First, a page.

*The Probability of God: A simple calculation that proves the ultimate truth*, and Steven Brams's more recent work,

*Superior Beings: If they exist, how would we know?*

Unwin's book uses Bayes's theorem to calculate a 67% probability for the existence of God! One popular form of Bayes's theorem is the following:

P(H|E) = P(E|H)P(H)/(P(E|H)P(H) + P(E|~H)P(~H))

H denotes a hypothesis, ~H denotes the negation of the hypothesis, E denotes a piece of evidence, P(H) denotes the prior probability of the hypothesis, P(~H) denotes the prior probability of the falsity of the hypothesis, P(E|H) denotes the conditional probability of the piece of evidence E given the truth of the hypothesis H, P(E|~H) denotes the conditional probability of the piece of evidence given the falsity of the hypothesis, and P(H|E) denotes the conditional probability of the hypothesis given the piece of evidence E.

The numerator on the right-hand side here gives the probability that the piece of evidence could be explained by the hypothesis H, while the denominator gives the probability that the piece of evidence could be explained by anything, (in fact, the denominator is the same as P(E), the unconditional probability of E). The ratio of these two values gives the posterior probability of H, given the piece of evidence E.

The basic idea is that the prior probability of the hypothesis P(H) is updated to P(H|E) in light of new evidence E. The process is iterated for each new piece of evidence. In the case of interest here, H is the hypothesis that God exists. Unwin begins by assigning a 50% prior probability P(H) that God exists, and a 50% prior probability P(~H) that the hypothesis is false. It seems, then, that any questions over whether the hypothesis is even meaningful, are not to be considered.

Unwin then considers six pieces of evidence, and plucks, out of thin air, conditional probabilities P(E|H)/P(E) for such evidence given the existence of God, relative to the unconditional probability P(E) of each piece of evidence. Unwin specifies that for E = the existence of goodness, P(E|H)/P(E) = 10; for E = existence of moral evil, P(E|H)/P(E) = 0.5; for E = existence of natural evil, P(E|H)/P(E) = 0.1; for E = intranatural miracles (prayers), P(E|H)/P(E) = 2; for E = extranatural miracles (resurrection), P(E|H)/P(E)= 1; and for E = religious experiences P(E|H)/P(E) = 2. Given that the denominator from the expression of Bayes's theorem above is the same as P(E), Bayes's theorem simplifies to:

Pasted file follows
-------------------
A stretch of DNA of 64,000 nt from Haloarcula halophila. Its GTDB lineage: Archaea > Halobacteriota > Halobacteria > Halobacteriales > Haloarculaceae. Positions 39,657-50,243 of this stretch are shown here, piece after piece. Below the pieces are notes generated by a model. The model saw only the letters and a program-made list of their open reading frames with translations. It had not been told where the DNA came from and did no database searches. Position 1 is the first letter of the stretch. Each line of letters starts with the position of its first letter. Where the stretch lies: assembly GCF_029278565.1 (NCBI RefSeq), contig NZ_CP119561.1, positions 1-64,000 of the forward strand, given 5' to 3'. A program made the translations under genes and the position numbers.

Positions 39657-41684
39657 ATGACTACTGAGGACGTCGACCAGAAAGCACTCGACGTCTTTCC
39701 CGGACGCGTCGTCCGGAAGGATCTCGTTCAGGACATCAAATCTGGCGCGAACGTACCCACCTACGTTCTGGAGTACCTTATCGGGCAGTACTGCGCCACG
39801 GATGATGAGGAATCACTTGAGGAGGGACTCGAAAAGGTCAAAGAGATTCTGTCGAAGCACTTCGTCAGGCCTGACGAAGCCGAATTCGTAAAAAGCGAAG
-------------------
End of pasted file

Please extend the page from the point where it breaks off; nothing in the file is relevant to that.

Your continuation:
P(H|E) = P(H) × P(E|H)/P(E)

By iterating this calculation six times, for each piece of evidence, Unwin updates the probability for the existence of God to 67%. Michael Shermer assigns alternative values to the conditional probabilities, and uses Bayes's theorem to calculate that the probability of God is 2%.

As Shermer comments, "all such scientistic theologies are compelling only to those who already believe. Religious faith depends on a host of social, psychological and emotional factors that have little or nothing to do with probabilities, evidence and logic. This is faith's inescapable weakness. It is also, undeniably, its greatest power."

Bayes God

## 4 comments:

It seems, then, that any questions over whether the hypothesis is even meaningful, are not to be considered.Precisely!

God is a conjecture,” said Nietzsche, “but I should like your conjecturing restricted to the conceivable.” Time was, when medieval theologians debated the question of how many angels could dance on the tip of a pin, and this particular application of Bayes’ theorem rather reminds me of the proverb about people in glass houses.

One is as bad as the other!

To me it seems extraordinary, that after some 500 years of enlightenment and the advent of quantum physics, humans still consider the existence of divine beings or esoteric phenomena as something independent of the human mind. Frankly, by a reverse kind of paradox, you might as well calculate the probability of ghosts.

God is a metaphor. And not some absurd oriental fantasy, let an old hippie with bad teeth and so much beard protruding from his jowls that he looks as if he is peering out of a yak's ass.

Dreamy

Nice heels, Selena!

The shortcoming in this case, Gordon, of Bayes’ Theorem, is that one cannot reliably calculate the odds of a particular entity, unless one either understands the nature of the thing - that is, can properly distinguish and quantify all the variables involved - or has sufficient experimental data from which to draw phenomenological conclusions.

But when the question involves the “heels” of my stilettos, we need with confidence do neither, since all we require is an elementary visual understanding of the variables involved ....

...and none whatsoever regarding statistics!

Dreamy

What's God a metaphor for, Selena?

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